More Than 300 Soldier Deaths Due to Drug Toxicity Since 2006, Many Linked to PTSD Medications Army Reports

Army Warns Doctors Against Using Certain Drugs in PTSD Treatment

by Bob Brewin
NextGov, April 25, 2012

This is the 16th story in an ongoing series.

The Army Surgeon General’s office is backing away from its long-standing endorsement of prescribing troops multiple highly addictive psychotropic drugs for the treatment of post-traumatic stress disorder and early this month warned regional medical commanders against using tranquilizers such as Xanax and Valium to treat PTSD.

PFC Timothy R. Alderman, Fort Carson soldier did 250 combat missions and had 16 confirmed kills during 2006 tour in Ramadi, Iraq. He also pulled the body of his platoon sergeant from the aftermath of an IED blast. Alderman died Oct. 20, 2008 from overdose after Army doctors prescribed him a dangerous cocktail of drugs for PTSD symptoms.


An April 10 policy memo that the Army Medical Command released regarding the diagnosis and treatment of PTSD said a class of drugs known as benzodiazepines, which include Xanax and Valium, could intensify rather than reduce combat stress symptoms and lead to addiction.

The memo, signed by Herbert Coley, civilian chief of staff of the Army Medical Command, also cautioned service clinicians against prescribing second-generation antipsychotic drugs, such as Seroquel and Risperidone, to combat PTSD.

The drugs originally were developed to treat severe mental conditions such as schizophrenia and bipolar disorder. The memo questioned the efficacy of this drug class in PTSD treatment and cautioned against their use due to potential long-term health effects, which include heart disorders, muscle spasms and weight gain.

Throughout more than a decade of war in Afghanistan and Iraq, the military services have relied heavily on prescription drugs to help troops deal with their mental health problems during and after deployment. In a June 2010 report, the Defense Department’s Pharmacoeconomic Center said 213,972, or 20 percent of the 1.1 million active-duty troops surveyed, were taking some form of psychotropic drug — antidepressants, antipsychotics, sedative hypnotics or other controlled substances.

The Army, in a July 2010 report on suicide prevention, said one-third of all active-duty military suicides involved prescription drugs.

Read the rest of this story:

http://www.nextgov.com/nextgov/ng_20120425_6330.php?oref=topstory

Read more stories from this series on mental health problems facing Afghanistan and Iraq veterans:

http://www.nextgov.com/defense/broken-warriors/55403/

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Malingering Rare, Popular Prescriptions “Can Cause Harm” Says Army’s Top Medical Officer in New PTSD Guidance

Army’s New PTSD Guidelines Fault Madigan’s Screening Tests

The Army Surgeon General’s new guidance for diagnosing PTSD is critical of an approach once routine at Madigan Army Medical Center.

by Hal Bernton
Seattle Times April 21, 2012

The Army Surgeon General’s Office has issued new guidelines for diagnosing PTSD that criticize an approach once routinely used at Madigan Army Medical Center.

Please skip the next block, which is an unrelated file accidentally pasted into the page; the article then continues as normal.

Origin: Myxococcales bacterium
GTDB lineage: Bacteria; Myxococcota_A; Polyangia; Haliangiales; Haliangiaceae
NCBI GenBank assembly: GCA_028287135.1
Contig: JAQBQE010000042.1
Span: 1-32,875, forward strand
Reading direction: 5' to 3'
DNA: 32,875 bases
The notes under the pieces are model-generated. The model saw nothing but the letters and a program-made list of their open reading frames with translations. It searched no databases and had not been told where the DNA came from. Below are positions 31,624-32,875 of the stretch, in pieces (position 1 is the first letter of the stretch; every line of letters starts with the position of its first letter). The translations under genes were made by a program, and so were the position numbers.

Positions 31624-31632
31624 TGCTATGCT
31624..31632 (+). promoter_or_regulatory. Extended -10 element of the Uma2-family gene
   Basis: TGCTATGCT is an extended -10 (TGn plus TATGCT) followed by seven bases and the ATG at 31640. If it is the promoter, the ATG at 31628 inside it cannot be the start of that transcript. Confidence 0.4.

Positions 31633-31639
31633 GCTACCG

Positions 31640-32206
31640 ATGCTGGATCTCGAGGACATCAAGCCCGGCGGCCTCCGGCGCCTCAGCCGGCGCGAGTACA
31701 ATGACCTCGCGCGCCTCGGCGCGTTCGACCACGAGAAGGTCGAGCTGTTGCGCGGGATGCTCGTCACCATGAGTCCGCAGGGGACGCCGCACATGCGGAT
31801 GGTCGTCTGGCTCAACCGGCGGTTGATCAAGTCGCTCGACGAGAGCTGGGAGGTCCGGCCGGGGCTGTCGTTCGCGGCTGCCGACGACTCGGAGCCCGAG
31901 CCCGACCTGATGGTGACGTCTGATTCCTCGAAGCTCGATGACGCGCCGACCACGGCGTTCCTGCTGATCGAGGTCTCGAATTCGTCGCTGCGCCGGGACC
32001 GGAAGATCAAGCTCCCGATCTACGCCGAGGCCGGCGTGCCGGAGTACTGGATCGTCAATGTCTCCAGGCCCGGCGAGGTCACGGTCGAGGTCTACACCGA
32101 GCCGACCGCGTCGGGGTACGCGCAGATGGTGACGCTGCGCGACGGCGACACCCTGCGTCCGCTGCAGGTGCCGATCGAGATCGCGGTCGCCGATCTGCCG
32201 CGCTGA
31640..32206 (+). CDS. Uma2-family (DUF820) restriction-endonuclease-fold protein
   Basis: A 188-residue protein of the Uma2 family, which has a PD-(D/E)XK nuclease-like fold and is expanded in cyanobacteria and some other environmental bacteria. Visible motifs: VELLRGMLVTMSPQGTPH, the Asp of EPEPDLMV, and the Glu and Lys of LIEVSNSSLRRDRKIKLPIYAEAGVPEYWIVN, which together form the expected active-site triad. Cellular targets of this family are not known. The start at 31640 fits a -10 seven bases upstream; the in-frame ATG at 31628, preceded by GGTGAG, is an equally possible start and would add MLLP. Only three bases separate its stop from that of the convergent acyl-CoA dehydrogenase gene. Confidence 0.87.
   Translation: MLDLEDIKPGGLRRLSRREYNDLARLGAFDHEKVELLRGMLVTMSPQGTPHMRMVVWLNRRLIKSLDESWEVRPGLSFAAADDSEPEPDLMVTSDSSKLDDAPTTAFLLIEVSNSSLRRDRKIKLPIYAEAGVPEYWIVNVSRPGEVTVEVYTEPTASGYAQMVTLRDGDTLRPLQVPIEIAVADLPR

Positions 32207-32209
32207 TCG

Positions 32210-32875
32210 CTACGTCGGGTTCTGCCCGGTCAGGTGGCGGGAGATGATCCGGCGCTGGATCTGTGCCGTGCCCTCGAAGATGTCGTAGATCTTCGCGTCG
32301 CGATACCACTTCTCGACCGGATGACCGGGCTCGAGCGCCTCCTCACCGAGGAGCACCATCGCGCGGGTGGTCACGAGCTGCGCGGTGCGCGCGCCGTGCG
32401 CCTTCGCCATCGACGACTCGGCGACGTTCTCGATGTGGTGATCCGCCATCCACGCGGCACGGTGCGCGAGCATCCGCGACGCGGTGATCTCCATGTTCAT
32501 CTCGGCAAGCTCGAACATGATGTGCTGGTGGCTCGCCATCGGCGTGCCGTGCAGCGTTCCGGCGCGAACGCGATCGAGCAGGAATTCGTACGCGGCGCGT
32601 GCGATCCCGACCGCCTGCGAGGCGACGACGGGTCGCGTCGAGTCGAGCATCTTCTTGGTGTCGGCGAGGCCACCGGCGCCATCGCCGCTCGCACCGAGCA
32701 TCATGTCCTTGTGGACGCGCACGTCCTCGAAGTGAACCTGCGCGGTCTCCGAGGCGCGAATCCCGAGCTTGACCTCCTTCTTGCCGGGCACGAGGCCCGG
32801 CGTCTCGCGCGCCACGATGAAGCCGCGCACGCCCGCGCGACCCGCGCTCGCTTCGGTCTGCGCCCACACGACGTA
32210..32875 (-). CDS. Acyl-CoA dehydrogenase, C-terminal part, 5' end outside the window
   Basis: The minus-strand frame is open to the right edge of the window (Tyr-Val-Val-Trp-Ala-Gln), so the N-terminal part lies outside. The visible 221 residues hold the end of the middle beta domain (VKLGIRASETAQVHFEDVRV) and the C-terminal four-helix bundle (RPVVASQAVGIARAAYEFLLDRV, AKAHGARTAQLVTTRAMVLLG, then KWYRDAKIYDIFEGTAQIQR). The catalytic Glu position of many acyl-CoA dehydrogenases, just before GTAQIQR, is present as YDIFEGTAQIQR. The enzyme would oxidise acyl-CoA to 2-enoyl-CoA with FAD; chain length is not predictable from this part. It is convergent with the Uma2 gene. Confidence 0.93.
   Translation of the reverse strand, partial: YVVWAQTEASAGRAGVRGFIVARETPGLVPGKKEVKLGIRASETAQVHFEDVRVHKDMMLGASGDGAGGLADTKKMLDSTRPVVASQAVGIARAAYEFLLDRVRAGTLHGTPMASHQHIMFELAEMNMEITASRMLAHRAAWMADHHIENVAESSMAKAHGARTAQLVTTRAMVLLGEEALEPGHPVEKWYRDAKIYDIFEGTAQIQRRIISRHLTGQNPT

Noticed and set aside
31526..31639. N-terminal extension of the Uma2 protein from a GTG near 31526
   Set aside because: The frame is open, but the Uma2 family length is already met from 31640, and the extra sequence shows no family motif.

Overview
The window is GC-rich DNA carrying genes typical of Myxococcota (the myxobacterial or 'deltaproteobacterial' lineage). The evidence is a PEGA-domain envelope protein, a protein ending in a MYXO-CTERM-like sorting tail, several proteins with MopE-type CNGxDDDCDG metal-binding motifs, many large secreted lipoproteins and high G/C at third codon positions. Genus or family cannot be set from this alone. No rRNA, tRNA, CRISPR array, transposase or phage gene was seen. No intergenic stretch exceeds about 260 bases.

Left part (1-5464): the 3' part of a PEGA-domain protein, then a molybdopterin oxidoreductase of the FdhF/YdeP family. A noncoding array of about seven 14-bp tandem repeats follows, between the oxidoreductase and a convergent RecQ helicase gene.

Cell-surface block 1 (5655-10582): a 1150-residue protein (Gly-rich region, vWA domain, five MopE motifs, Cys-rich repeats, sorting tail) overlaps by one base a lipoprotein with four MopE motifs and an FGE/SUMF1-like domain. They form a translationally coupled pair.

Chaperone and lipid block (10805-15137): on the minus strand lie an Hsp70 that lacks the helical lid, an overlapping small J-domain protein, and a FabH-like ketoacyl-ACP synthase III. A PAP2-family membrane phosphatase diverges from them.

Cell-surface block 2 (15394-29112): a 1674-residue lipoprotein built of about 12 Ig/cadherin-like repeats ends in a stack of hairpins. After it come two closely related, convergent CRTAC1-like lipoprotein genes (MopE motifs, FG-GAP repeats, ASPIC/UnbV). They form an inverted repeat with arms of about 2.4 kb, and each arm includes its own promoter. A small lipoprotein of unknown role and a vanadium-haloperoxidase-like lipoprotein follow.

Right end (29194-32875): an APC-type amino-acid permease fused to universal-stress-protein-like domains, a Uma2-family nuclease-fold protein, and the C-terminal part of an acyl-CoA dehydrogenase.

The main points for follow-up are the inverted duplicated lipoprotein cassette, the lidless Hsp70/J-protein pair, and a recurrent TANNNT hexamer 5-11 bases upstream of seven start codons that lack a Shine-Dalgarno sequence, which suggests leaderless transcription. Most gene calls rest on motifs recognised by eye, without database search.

The policy, obtained by The Seattle Times, specifically discounts tests used to determine whether soldiers are faking symptoms of post-traumatic stress disorder. It says that poor test results do not constitute malingering.

The written tests often were part of the Madigan screening process that overturned the PTSD diagnoses of more than 300 patients during the past five years.

Madigan medical-team members cited studies that said fabricated PTSD symptoms were a significant — and often undetected — phenomenon. They offered the tests as an objective way to help identity “PTSD simulators” among the patients under consideration for a medical retirement that offers a pension and other benefits.

The team’s approach once was called a “best practice” by Madigan leaders, including Lt. Gen. Patricia Horoho, a former commander who now serves as the Army’s surgeon general. But earlier this year, amid patient protests about overturned diagnoses, the team was shut down as the Army launched several investigations.

ABOUT FACE: Patricia Horoho, Army officer promoted in 2011 to 3-star general and appointed by president Obama as first female Army Surgeon General, was the former commander at Madigan Army Medical Center from 2008-2010. Horoho previously praised her subordinate doctors' practice of reversing PTSD diagnoses at Madigan as "best practice."


Though none of the Army findings have been publicly released, the April 10 “policy guidance” from the surgeon general charts new directions for PTSD screening at Madigan and elsewhere in the Army medical system.

PTSD is a condition that results from experiencing a traumatic event, such as a battlefield casualty. Symptoms can include recurrent nightmares, flashbacks, irritability and feeling distant from other people.

Some people recover from PTSD. For others, it may be a lifelong struggle.

The new policy downplays the frequency of soldiers faking symptoms to gain benefits, citing studies indicating it is rare. It also rejects the view a patient’s response to the hundreds of written test questions can determine if a soldier is faking symptoms for financial gain, and it declares that a poor test result “does not equate to malingering, which requires proof of intent… ”

Read the rest of this story:

http://seattletimes.nwsource.com/html/localnews/2018041659_ptsd22m.html